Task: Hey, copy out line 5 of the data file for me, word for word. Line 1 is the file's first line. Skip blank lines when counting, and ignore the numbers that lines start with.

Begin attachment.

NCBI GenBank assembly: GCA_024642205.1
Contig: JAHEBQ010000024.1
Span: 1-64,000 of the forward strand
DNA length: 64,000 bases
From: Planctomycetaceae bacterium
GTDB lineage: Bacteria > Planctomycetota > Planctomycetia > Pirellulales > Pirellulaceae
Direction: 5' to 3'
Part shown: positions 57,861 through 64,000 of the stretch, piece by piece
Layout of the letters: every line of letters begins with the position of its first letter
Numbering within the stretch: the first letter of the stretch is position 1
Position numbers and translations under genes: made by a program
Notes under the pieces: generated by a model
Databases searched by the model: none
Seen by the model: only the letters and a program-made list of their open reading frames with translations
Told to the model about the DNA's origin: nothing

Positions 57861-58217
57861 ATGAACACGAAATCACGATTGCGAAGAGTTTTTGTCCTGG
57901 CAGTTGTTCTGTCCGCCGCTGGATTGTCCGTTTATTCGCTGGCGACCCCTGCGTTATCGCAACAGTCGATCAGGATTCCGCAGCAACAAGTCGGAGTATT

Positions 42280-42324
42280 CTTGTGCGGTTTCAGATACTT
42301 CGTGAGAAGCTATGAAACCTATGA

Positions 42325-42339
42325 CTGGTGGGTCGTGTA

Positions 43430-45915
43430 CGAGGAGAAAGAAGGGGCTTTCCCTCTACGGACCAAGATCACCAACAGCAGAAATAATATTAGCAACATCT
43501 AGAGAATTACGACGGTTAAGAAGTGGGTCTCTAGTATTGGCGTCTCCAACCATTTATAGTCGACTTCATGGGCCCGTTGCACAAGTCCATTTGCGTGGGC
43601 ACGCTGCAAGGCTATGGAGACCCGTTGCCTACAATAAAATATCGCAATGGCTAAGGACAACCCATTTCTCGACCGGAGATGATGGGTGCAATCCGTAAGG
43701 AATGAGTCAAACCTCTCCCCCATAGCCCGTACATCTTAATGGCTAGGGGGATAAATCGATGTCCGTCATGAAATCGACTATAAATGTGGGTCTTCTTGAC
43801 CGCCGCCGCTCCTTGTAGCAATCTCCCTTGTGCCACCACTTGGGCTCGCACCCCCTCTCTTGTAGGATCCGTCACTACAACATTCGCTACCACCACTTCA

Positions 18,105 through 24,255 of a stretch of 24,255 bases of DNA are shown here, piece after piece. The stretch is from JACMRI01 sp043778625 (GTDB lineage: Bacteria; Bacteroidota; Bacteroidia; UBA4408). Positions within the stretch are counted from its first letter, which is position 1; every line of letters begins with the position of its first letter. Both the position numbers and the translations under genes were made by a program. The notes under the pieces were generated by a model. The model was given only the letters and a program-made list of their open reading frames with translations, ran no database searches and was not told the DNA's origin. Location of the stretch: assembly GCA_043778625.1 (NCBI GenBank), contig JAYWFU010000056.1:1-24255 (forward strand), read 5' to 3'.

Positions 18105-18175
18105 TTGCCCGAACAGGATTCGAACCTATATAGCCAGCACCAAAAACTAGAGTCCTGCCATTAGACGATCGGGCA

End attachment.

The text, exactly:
From: Planctomycetaceae bacterium